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Copywriting Tips for Short but Sweet Content

Writing succinctly for your audience is the key to keeping their attention. It sounds easy, to write something short and sweet… but keeping it simple and avoiding unnecessary fluff can take a lot of time to master!

A great way to practise writing short but sweet copy is to take a long-ish social media post and paste it into a Tweet. Trim until you’re within Twitter’s character limit. Most of the time when I do this, I prefer the shortened version because it does a better job of saying what it should!

Using 100 words when 50 will do just fine is wasteful. Not only does it take you longer to come up with reams of long-winded text, it can also overwhelm the reader and make them switch off before they reach the end.

So here are my top tips for writing what you need to (and no more). I’ll try to keep it brief…!

1. Do a brain dump

Start by getting everything out – don’t worry about the order or how it’s written, just dump all your thoughts down onto paper (or your laptop).

2. Whittle it down

Imagine you’re packing your suitcase for a holiday and you only have 10kg of hand luggage… What do you really, really need? Prune out anything that’s not critical in telling the story.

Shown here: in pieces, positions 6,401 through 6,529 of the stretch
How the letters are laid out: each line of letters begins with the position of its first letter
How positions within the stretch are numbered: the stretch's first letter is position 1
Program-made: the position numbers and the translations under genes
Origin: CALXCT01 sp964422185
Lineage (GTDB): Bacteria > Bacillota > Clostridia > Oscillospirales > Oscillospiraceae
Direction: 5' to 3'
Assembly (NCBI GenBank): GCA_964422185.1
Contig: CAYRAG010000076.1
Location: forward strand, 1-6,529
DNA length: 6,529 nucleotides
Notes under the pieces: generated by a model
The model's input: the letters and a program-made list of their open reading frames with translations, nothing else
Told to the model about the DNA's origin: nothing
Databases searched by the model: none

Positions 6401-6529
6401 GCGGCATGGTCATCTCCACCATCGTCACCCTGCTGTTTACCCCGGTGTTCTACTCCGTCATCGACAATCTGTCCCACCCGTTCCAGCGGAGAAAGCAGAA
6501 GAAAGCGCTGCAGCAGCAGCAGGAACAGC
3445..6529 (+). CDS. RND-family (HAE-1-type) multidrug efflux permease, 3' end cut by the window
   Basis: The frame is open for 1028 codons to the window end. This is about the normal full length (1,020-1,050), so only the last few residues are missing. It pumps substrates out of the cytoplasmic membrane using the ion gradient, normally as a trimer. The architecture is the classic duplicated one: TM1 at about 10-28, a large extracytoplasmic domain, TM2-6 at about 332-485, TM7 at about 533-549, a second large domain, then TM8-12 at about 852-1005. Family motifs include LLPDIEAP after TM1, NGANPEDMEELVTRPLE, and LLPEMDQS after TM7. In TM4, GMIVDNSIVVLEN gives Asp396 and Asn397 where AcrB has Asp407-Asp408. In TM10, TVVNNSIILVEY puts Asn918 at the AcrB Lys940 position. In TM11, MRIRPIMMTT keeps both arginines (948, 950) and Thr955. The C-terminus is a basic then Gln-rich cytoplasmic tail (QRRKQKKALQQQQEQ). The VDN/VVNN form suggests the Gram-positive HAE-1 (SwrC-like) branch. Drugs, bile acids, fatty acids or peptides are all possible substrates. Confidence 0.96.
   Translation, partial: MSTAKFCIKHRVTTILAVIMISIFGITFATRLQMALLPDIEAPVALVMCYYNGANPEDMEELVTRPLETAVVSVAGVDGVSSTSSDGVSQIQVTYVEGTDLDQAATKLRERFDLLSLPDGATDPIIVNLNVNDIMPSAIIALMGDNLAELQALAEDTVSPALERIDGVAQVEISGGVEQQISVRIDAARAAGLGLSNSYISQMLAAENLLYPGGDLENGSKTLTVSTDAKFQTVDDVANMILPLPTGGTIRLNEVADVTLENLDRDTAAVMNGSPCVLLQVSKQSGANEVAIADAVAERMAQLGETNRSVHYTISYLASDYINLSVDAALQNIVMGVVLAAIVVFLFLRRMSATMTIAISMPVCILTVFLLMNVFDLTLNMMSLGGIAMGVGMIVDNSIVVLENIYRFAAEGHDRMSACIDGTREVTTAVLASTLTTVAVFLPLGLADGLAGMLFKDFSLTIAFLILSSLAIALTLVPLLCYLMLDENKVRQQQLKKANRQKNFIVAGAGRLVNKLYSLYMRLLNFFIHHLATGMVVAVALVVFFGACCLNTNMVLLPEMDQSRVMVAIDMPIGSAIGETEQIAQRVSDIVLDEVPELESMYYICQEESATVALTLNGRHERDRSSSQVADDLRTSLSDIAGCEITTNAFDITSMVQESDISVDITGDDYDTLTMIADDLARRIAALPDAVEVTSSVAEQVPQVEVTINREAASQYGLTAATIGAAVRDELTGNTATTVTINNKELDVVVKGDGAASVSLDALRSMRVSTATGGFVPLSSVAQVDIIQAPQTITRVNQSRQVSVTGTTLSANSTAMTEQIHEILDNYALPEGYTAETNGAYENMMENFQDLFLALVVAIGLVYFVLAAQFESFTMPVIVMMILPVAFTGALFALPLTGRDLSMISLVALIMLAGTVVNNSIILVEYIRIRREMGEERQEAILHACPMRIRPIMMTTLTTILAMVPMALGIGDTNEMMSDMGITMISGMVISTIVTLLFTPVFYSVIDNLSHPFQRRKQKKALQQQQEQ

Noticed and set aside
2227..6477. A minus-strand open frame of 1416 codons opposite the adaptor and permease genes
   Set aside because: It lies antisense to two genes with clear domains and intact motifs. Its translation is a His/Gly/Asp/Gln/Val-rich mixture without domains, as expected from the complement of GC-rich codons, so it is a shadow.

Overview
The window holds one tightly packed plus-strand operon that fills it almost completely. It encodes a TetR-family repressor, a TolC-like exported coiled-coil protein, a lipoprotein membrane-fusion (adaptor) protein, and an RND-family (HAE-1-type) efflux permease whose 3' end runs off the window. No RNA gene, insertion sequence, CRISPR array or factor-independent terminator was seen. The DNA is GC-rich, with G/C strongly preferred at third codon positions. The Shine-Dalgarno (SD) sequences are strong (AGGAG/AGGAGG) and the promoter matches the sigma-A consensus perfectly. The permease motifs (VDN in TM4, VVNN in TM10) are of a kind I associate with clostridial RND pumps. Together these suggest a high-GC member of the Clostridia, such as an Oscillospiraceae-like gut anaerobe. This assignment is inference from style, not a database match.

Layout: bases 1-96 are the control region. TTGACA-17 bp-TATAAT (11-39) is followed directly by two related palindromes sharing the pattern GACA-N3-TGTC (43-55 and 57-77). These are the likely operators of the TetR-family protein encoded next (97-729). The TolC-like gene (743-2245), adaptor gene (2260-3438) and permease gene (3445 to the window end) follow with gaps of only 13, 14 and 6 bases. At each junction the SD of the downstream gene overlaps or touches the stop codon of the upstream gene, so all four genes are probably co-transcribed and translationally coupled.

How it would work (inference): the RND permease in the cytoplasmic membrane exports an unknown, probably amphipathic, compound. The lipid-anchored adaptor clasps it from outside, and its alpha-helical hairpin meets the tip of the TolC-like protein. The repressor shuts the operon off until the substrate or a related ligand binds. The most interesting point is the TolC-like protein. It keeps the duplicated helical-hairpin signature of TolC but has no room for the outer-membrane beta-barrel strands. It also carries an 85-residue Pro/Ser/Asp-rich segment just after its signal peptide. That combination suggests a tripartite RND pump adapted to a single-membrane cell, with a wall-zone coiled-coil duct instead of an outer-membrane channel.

3. Structure into sections

You need to give people a reason to commit to reading the whole piece, so communicate the point of your content within the first few lines.

What’s the benefit to the reader of what you’re writing?

The most important point should go first. Expand on this in the following section by giving some research, an explanation or an example to quantify what you’re saying, but don’t over-egg it.

End with a call-to-action or something punchy that concludes your point.

4. Refine

Now you can go through each section and get to work on writing it well.

Use short sentences and avoid long paragraphs.

Cut out unnecessary words – sometimes we fill out sentences with words like ‘really’, ‘very’, that’, when the sentence would still make sense without them.

Are there any stuffy, formal words that you could swap for shorter ones? (Enquire/Ask; Due to the fact/Because)

5. Review

Take a break and come back to read it afresh.

Read it out loud. Or use a built-in ‘Read Aloud’ function on your laptop. Does it flow well? Did YOU switch off halfway through?!

You may need to go back to the refining stage to get it just right. It can help to think of an actual person that would be part of your ideal audience – imagine you’re writing it to them. This way, your copy will sound more human and conversational.

You may have got to the end of these tips and still find writing a struggle. If that’s the case, hand it over to someone who enjoys writing and can do it well (hello!)

And if you didn’t get to the end, hopefully you’re practising on Twitter… like I suggested at the beginning 😉

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